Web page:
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FICTION / What the Harvest Moon Brings / Jonathan Louis Duckworth

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Asturias, Spain. 1937.

When Amaranta woke up, the moon was shining through the slats in the shutters. Manuel, her little boy, was tugging on her sleeve. Manuel was a quiet boy who usually slept soundly, not the type to wake his mother over nonsense. He was stout but not quite fat, handsome and sensitive like his father.

“Mama, there’s a monster outside,” Manuel said.

Amaranta pulled the covers over her eyes. “Hush. Go back to sleep.”

“Listen to the sheep, Mama.”

The sheep were bleating outside, but distant, as if something had spooked them away from the cottage. Her first thought was that someone might be trying to steal them, so she got out of bed, put on her shoes, wrapped herself in a warm shawl, and went to the door. When the bombs had been thundering in the distance weeks ago the sheep had been bleating then too. That was the last time she’d received any letters from her husband, Rodrigo, who was off fighting against the Nationalists. Poor, gentle, Rodrigo; she could not imagine him as a soldier, as one who might take life. 

Amaranta opened the door partway and stood in the threshold to survey the pasture. Immediately the cold put its hands on her. The waxing harvest moon shone brightly—always the moonlight looked different, somehow clearer, on cold nights. The sheep were there, but they had moved off, many of them huddling at the edge of the fence at the far end of the pasture, toward where the hillside sloped sharply into the valley.

She scanned the pasture, but there was no sign of any thieves. The cold became unbearable, and she shut, barred, and bolted the door. Manuel was standing at the cottage’s center, still anxious.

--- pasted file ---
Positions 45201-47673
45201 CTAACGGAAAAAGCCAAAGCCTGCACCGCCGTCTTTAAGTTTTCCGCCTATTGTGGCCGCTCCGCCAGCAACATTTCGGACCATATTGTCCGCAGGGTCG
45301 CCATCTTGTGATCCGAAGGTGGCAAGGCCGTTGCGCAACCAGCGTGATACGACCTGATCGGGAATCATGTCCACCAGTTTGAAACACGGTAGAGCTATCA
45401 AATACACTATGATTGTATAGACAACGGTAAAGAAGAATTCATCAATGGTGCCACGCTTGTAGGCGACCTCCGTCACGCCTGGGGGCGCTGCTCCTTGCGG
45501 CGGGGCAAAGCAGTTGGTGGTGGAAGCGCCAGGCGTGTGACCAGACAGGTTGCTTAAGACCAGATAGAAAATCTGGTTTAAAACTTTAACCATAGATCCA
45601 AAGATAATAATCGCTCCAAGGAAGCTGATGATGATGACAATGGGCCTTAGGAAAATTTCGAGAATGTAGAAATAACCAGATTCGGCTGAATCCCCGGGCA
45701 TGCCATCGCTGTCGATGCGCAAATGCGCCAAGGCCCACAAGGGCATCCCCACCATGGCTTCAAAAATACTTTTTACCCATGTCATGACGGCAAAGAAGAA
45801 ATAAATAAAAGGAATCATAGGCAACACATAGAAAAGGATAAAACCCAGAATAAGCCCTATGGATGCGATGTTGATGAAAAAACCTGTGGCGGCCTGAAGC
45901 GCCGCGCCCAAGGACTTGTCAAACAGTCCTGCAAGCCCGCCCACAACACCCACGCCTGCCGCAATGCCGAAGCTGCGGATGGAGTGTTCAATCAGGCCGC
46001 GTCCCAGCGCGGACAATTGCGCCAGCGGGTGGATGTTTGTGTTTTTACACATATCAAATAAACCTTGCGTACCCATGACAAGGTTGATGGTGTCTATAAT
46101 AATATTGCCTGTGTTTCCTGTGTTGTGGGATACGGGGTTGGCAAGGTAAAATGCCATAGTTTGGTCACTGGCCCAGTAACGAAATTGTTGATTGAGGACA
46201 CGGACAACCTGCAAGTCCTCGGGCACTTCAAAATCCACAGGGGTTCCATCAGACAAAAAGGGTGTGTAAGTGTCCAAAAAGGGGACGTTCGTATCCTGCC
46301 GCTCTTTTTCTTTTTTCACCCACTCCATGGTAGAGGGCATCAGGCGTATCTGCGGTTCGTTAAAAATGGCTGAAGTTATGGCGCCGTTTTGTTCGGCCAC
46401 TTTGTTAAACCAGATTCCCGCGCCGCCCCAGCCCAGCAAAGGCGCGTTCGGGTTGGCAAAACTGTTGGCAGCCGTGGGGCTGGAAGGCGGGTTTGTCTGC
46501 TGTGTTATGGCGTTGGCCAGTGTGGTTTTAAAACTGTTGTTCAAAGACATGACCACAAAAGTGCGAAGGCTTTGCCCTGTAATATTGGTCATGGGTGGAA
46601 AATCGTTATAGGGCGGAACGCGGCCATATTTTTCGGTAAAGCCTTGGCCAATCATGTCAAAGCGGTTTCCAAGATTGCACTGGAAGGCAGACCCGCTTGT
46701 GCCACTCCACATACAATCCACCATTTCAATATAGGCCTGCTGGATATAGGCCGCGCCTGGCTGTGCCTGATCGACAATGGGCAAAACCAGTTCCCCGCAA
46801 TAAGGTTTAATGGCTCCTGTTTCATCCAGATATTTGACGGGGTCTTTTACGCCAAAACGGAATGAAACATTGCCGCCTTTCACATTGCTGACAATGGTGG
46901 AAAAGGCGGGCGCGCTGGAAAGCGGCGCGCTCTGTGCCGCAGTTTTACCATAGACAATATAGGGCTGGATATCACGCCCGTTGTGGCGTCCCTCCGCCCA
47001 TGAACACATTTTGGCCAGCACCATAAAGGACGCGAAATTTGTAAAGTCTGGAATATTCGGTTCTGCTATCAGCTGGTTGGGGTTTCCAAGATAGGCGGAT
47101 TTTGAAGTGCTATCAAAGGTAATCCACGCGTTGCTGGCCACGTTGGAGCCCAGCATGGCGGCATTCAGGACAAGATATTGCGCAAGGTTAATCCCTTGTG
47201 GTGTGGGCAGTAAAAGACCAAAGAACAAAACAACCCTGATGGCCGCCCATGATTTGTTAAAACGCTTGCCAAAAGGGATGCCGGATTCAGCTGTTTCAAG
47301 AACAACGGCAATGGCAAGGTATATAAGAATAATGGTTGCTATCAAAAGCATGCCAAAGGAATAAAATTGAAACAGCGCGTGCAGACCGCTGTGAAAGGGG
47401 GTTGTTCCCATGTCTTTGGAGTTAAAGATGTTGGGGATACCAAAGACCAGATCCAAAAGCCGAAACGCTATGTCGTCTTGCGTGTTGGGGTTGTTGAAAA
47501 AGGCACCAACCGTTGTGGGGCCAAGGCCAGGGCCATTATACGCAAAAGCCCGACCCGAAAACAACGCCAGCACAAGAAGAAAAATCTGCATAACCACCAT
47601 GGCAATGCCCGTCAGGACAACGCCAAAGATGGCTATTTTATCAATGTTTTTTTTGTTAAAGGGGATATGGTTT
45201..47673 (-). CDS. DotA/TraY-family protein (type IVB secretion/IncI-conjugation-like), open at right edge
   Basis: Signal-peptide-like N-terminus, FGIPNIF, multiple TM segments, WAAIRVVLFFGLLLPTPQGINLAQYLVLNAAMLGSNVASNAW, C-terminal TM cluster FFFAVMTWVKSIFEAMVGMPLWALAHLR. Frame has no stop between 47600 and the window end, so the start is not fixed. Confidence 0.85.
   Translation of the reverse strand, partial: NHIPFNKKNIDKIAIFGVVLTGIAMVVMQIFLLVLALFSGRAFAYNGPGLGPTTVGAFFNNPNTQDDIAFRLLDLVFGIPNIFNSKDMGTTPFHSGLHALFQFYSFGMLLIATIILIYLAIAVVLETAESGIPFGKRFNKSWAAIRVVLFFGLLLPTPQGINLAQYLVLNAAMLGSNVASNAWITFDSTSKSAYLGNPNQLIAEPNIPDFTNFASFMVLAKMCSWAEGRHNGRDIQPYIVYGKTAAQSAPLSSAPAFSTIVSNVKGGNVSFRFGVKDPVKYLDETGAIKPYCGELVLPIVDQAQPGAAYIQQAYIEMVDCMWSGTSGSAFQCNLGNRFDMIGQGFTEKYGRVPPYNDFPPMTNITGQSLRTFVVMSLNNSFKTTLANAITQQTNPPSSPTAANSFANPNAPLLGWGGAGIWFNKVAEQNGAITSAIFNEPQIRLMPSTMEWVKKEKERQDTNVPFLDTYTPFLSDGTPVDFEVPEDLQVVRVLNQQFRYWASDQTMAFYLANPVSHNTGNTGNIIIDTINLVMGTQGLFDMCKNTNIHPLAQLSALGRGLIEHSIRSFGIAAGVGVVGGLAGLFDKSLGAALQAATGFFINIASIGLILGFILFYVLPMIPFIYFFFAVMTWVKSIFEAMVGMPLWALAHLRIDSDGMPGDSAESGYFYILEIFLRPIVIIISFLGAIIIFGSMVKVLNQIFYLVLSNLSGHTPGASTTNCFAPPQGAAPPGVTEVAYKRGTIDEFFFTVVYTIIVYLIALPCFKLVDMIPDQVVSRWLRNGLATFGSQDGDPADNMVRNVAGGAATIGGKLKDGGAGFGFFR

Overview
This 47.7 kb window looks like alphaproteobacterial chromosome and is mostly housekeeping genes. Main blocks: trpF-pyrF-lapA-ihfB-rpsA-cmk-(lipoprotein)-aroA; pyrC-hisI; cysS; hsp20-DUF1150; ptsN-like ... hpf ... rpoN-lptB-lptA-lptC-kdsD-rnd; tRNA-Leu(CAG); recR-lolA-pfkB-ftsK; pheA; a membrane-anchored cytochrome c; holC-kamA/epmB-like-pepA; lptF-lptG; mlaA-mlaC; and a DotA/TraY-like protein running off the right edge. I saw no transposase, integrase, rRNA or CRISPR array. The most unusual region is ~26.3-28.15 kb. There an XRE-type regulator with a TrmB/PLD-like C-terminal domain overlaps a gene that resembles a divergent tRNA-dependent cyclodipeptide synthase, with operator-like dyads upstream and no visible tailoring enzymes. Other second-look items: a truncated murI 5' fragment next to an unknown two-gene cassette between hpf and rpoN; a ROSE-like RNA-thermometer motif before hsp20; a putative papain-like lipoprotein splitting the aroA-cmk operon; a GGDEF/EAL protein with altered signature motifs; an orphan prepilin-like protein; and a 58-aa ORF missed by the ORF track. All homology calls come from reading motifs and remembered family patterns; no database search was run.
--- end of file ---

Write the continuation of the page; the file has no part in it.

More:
“No monsters,” she said, ruffling his hair. “Come, you’ll sleep with me.”

Before her husband went off to fight with the Republicans against General Franco, she’d worried she’d be afraid, as she’d never lived alone before. But she wasn’t afraid, for so long as she had Manuel to care for she could never worry for herself. Such was motherhood’s blessing and curse.

She carried Manuel to the little cot in the cottage’s corner. It was colder than Manuel’s bed—the one right beside the fireplace—but he would sleep better in his mother’s arms. Once they were snuggled together under the blankets, Amaranta closed her eyes and reached for sleep.

But then the bleating got louder. The sheep sounded as if they were ready to run out of their own skins; never had Amaranta heard such pathetic sounds from her flock. And as suddenly as it started, it stopped, all the sheep falling silent. Not long after, there came the sound of footsteps outside, approaching the door.

Amaranta felt Manuel’s rapid heartbeats through the blanket between them.

The footsteps were heavy and unusual; sluggish, as if the person was dragging their feet. There came also the sound of heavy breathing, something halfway between a man sighing and an animal panting.

She held her son tightly to her chest as if that might stop his trembling, and called out, “Who is it? Who’s there?”

The answer came, but not in words. It was more like a growl, something at once familiar and alien. The sound was to language what smoke was to fire.

Manuel’s fingers were pressing hard on her arm now. “Mama, what is it?”

“Whoever you are, you’d better leave,” she said, assuming the hard voice she used when bartering with wool buyers at market.

There came a knock at the door. Not the knock a knuckle or a fist makes, something much heavier, as if a man were to slam his shoulder against the door. Manuel squeaked and pressed his head against her chest as if he were trying to burrow into her. Amaranta called out in warning again, her voice steady even if her body was shaking.  

The knob jiggled. It turned as far as the lock would allow it, while another growl rumbled from the throat of the thing on the other side of the door.

Amaranta prayed the locks would hold. “My husband will—” she started to say.

Three times in quick succession the door shuddered on its hinges from heavy blows. Amaranta saw the wood buckling and knew were it not for the iron bar the hinges would have broken.